Skip to content
Join our Newsletter
Join our Newsletter

Golden Bears maul UNBC in Canada West playoff

T-wolves' best-ever men's soccer season ends in crushing 5-0 defeat in Edmonton
The UNBC Timberwolves men;s soccer season ended Saturday in a 5-0 quarterfinal playoff loss to the Alberta Golden Bears.

The Alberta Golden Bears attacked early and often and the UNBC Timberwolves were unable to stop the bleeding.

Four unanswered goals in the first half gave the host Golden Bears a lead that gutted the visitors from Prince George and their dreams of advancing to the semifinal round of the U SPORTS Canada West men’s soccer playoffs were crushed in a 5-0 loss Saturday afternoon in Edmonton.

Davis Chung collected a pass into the box and scored on UNBC goalie Daniel Zadravec in the fourth minute. Ten minutes later Alberta rookie Habib Assem cashed in an odd-man rush to make it 2-0 with his first of two goals. The third goal came off a questionable hand-ball call on Abou Cisse and the ensuing free kick cross in the 22nd minute from Alberta’s David Chung found a sliding Rilind Idrizi at the far post to increase the gap to 3-0. Ibrahim Jetishi beat Zadravec just before halftime.

“We were ready for what we thought they were going to bring but they scored on in the first (four) minutes and I think that rattled us and gave them confidence,” said T-wolves head coach Steve Simonson. “Then they whipped up two more, very similar, we just didn’t defend in our box for some reason and by then it was too late.

“In the second half we took it to ‘em and outshot the 10-2 and did everything right , but they scored the fifth one and that just killed it. The fourth one before half was a killer as well. We just didn’t match them in the first 20 minutes.”

Led by the record-setting scoring antics of striker Michael Henman, whose 19 goals tied the league mark for most goals by an individual in a season. The Bears kept Henman in close check throughout the game but he still managed two shots on goal. In the second half he missed the target on two quality chances. The shots-on-goal count actually favoured UNBC 8-7.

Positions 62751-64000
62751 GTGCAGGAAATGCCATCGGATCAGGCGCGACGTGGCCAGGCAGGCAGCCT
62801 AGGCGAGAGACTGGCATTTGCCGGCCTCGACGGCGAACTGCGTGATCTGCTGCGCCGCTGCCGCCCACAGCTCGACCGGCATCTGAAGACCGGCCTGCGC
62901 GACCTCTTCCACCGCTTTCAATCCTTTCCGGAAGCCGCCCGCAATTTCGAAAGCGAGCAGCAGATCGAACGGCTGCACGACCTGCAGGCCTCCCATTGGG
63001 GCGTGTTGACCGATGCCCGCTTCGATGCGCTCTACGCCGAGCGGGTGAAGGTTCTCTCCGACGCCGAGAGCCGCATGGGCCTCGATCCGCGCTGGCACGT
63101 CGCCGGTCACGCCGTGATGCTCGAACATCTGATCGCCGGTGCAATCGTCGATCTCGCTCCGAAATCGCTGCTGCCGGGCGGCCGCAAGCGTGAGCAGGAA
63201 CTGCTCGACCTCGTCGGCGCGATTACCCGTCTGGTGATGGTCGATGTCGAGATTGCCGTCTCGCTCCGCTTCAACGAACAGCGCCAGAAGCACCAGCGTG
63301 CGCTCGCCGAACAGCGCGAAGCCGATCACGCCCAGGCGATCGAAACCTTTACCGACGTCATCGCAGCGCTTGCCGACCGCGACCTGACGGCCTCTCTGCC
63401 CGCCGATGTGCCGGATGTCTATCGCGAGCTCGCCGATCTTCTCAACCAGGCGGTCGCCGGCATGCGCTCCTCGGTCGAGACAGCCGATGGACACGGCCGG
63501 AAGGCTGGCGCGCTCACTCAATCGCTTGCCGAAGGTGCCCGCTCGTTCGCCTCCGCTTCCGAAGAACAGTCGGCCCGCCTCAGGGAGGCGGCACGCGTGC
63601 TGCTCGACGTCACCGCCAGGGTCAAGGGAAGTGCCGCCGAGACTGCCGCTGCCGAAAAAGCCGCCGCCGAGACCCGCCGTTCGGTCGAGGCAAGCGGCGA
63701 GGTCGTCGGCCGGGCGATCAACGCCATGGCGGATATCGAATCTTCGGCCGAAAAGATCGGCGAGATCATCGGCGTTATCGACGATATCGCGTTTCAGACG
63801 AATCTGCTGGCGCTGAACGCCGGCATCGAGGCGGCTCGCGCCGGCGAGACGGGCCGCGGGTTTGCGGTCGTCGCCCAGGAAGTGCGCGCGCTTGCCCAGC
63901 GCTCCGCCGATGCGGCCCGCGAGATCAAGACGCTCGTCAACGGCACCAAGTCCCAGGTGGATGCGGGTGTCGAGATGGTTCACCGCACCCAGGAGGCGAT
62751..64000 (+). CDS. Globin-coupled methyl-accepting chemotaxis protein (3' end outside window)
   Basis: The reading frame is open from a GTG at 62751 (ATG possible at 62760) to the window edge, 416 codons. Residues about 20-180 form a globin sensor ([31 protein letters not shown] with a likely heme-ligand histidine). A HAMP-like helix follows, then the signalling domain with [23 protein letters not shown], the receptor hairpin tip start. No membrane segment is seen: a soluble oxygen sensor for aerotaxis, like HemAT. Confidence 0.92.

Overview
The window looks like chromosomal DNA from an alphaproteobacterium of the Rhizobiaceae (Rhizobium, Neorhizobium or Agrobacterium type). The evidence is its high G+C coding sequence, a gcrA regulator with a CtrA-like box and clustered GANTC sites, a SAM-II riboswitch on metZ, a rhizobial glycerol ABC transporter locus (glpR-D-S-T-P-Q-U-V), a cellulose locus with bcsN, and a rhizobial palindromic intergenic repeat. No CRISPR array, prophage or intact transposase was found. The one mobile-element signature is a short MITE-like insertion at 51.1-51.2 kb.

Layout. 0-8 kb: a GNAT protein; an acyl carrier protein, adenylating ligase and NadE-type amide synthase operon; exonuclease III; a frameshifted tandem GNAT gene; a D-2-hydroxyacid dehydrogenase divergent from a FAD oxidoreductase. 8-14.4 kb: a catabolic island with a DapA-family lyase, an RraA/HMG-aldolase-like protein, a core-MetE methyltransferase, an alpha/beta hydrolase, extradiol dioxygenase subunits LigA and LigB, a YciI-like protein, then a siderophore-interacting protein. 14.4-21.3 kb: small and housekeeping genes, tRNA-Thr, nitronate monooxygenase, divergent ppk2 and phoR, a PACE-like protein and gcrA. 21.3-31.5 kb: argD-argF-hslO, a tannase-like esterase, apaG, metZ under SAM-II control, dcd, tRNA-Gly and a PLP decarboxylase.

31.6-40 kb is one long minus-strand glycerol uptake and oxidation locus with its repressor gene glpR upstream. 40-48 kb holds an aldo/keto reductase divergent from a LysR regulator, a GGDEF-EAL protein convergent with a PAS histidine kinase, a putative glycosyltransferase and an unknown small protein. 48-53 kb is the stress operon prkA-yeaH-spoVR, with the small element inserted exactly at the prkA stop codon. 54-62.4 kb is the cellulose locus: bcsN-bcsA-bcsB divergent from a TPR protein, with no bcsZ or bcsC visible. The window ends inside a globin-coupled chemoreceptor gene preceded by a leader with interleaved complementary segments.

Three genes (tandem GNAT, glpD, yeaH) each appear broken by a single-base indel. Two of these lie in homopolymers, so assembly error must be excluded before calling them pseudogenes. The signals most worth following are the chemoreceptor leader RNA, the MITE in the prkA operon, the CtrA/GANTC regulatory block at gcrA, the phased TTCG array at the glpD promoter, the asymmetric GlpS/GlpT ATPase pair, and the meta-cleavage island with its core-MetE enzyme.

“In the first half we didn’t really find him and he started dropping a bit deeper and in the second half he ad a couple really big chances but he didn’t find a way into the back of the net,” said Simonson. “They were defending fully at that time and so they were harder to break down, obviously. We just didn’t give Michael a chance that we normally do. Normally we create as a group and find him in the 18 (-yard box) but we didn’t do that.”

Simonson rested several of his top players who were at risk of yellow-card suspensions for most of the final regular season game at Fraser Valley and that 2-0 loss Oct. 23 dropped UNBC into third place. It was the difference between hosting the quarterfinal at Masich Place Stadium and having to travel to face Alberta on the road.

“It’s a tough way to go but I think that once the sting wears off it’s a great season for us and we’re proud of what we accomplished,” said Simonson. “The last couple games were tough for us, but to finish third overall, a sliver away from  a second-place finish, is fantastic.”

the T-wolves posted their best record (8-5-3) since joining Canada West in 2012, finishing third in the Pacific Division, only a few percentage points behind second-place Thompson Rivers.

The strong regular season produced an unprecedented five league all-star awards for the UNBC men. Henman made the Canada West first team, Gysbers, Ando and Zadravec were selected to the second team and centreback Hagon Kim made the all-rookie team.

The T-wolves will lose their top defender, Canada West second-team all-star Cody Gysbers, and could face the loss of five other starters who are graduating, including midfielders Cisse, Anthony Preston, Kensho Ando and defenders Julian Daduica and Mitch Linley. Preston, who finished tied with teammate Koby Greaves for the league lead in assists with five, could return for his final season of eligibility if his medical school entry is with the Northern Medical Program at UNBC.  Linley is moving on to masters studies in biochemistry and there’s a chance he could come back to the T-wolves in 2023.

The T-wolves know their memorable 2022 season will be a tough act to follow.

“It’s always going to be difficult because we pretty much rely on people coming in from outside,” said Simonson. “We take as many local players as we can but if they’re not at the level to play at the top level  of Canada West we have to go outside and players have choices where they go. There’s a cost to go to school and people have to make a contribution financially to go away for school and that’s why it’s so hard to maybe get kids from Vancouver, where they have multiple choices in Vancouver to go to school.

“To have the season we had and know that we’re moving forward as a program does make it more appealing to people. It’s a slow build. The hardest thing for a school like ours will be to maintain a year like this year. It’s not an overnight process.”

push icon
Be the first to read breaking stories. Enable push notifications on your device. Disable anytime.
No thanks